"I just pretty much gave up," she said.
"This has been going on for a long time now."
Crown-Indigenous Relations Minister Carolyn Bennett's office said in a statement that what happened to Therese Keenatch was "horrific and inexcusable." The statement said the government is committed to resolving all claims, even if they fall outside the negotiated terms of the residential schools settlement agreement.
"Minister Bennett has directed departmental officials to identify other possible means for appropriate resolution as the Government of Canada does not dispute these allegations," said the statement.
"Minister Bennett has also directed the department to investigate to ensure appropriate resolution of similar claims."
Angus said the Crown-Indigenous Relations minister should never have fought this case.
"She needs to come clean with Canadian people. What does reconciliation mean in her government when they take positions like this?" he said.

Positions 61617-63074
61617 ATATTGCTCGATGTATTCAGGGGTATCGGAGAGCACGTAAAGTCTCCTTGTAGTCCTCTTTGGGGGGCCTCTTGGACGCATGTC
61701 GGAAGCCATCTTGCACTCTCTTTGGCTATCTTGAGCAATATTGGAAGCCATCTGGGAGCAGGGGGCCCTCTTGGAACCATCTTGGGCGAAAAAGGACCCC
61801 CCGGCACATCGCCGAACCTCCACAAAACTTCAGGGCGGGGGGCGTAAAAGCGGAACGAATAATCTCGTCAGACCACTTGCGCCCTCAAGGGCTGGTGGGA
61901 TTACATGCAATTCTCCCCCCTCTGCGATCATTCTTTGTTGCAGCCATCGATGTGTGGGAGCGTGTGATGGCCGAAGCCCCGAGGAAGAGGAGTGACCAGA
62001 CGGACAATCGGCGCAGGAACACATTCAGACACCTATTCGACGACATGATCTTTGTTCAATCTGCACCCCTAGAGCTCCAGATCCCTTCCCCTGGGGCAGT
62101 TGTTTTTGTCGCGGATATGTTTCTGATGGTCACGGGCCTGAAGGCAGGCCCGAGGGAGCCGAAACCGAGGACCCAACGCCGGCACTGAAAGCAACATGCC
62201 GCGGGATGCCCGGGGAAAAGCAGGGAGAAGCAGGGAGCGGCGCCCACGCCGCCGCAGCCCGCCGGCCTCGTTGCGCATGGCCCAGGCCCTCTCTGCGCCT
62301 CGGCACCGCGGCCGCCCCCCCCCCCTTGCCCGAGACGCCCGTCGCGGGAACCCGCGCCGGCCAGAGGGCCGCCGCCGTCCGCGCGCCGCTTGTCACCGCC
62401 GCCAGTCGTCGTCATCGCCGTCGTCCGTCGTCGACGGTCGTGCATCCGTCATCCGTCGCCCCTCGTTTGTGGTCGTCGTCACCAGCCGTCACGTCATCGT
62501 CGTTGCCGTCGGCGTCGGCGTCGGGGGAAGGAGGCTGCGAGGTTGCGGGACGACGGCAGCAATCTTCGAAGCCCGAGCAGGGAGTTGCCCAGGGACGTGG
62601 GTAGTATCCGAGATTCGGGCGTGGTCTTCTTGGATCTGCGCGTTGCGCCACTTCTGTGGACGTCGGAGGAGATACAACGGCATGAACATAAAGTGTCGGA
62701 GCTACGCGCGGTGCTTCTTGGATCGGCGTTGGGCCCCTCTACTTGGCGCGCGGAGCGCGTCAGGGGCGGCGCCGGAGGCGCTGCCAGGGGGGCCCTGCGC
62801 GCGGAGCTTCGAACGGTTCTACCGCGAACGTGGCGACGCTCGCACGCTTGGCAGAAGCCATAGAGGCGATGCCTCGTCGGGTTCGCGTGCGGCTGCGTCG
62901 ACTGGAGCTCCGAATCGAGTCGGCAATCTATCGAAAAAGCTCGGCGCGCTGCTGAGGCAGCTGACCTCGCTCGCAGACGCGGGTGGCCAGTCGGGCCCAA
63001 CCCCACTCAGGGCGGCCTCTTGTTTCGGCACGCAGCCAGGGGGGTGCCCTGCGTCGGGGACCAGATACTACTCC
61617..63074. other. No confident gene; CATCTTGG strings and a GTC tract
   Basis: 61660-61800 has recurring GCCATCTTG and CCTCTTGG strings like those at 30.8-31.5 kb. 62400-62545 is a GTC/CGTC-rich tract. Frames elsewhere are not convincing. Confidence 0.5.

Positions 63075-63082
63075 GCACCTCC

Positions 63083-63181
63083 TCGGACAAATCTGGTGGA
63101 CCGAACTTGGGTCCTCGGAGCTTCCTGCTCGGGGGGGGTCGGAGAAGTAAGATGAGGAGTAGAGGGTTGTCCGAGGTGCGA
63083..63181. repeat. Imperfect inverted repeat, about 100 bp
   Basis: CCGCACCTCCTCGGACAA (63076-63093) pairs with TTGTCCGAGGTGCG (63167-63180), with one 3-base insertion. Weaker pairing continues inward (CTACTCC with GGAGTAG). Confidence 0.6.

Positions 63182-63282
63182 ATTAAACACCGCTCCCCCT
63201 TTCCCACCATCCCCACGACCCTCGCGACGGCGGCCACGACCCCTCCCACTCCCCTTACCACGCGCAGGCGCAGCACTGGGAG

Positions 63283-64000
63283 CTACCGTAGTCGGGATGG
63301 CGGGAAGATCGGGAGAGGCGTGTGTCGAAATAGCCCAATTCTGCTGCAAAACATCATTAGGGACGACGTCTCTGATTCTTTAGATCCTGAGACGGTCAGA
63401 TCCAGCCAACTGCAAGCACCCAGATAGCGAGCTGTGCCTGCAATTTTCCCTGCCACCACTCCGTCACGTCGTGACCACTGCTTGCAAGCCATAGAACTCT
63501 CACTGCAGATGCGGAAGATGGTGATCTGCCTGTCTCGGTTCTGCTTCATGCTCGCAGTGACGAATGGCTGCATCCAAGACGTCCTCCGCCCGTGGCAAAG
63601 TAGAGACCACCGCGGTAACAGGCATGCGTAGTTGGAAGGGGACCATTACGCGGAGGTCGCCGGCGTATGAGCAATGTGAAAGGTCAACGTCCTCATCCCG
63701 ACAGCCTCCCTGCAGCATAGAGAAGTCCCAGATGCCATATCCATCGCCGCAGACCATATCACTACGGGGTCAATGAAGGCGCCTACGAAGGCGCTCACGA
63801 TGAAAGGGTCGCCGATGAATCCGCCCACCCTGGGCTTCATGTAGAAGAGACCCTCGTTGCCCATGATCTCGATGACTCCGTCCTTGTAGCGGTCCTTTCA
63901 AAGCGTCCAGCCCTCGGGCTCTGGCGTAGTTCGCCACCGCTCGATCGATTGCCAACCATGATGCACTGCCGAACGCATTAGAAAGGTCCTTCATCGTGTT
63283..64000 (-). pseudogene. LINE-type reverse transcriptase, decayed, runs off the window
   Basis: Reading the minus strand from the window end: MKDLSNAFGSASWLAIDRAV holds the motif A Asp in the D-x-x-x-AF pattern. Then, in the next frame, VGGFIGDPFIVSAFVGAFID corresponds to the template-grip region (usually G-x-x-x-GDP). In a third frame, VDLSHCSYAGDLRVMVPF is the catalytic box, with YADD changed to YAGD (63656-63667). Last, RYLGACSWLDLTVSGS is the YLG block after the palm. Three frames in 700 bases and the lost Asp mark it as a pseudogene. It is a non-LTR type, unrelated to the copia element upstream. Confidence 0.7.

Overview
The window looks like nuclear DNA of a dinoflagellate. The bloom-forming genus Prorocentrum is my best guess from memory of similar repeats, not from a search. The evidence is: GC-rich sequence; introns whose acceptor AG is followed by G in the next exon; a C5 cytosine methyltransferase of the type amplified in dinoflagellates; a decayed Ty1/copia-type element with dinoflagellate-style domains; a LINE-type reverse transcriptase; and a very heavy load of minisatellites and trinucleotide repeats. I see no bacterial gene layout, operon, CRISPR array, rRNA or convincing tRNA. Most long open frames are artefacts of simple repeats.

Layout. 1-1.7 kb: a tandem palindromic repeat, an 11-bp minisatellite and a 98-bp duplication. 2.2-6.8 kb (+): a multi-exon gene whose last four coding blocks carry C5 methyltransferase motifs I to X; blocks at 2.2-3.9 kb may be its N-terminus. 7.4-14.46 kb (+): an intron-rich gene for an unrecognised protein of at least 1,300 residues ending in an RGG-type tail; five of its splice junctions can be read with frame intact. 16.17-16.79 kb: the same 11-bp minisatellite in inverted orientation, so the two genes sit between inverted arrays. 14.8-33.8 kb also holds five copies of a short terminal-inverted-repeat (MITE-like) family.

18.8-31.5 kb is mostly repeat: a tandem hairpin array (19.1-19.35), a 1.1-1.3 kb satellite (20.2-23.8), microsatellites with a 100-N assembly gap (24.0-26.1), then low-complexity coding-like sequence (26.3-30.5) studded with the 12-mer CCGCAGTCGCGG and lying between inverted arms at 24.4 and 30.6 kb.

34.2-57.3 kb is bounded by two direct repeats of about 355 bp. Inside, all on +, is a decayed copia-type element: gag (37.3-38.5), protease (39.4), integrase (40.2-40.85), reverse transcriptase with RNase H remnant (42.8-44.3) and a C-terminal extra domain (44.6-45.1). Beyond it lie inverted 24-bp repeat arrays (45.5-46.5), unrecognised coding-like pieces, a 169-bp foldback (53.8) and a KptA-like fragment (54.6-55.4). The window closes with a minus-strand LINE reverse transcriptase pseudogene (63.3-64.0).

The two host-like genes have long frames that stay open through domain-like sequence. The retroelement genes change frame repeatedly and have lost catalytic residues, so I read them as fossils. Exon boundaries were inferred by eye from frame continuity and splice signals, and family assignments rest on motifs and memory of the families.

Angus said the case is just another example of how federal lawyers used technical arguments to defeat residential school cases throughout the settlement process. He said a parliamentary committee needs to review how Ottawa handled the IRSSA.
"We may never know how much of these cases were falsely adjudicated. I think a fair thing, now that this process is coming to an end, would be to learn lessons from it," he said.
According to the latest statistics available on the Indian Residential Schools Adjudication Secretariat's website, as of Dec. 31, 2019 a total of 99 per cent of the over 38,000 claims filed have been resolved and close to 90 per cent of IAP claimants have received compensation under the IAP. Only 13 claims remain in progress, nine of which are at the post-hearing stage.
About the Author
Jorge Barrera is a Caracas-born, award-winning journalist who has worked across the country and internationally. He works for CBC's Indigenous unit based out of Ottawa. Follow him on Twitter @JorgeBarrera or email him firstname.lastname@example.org.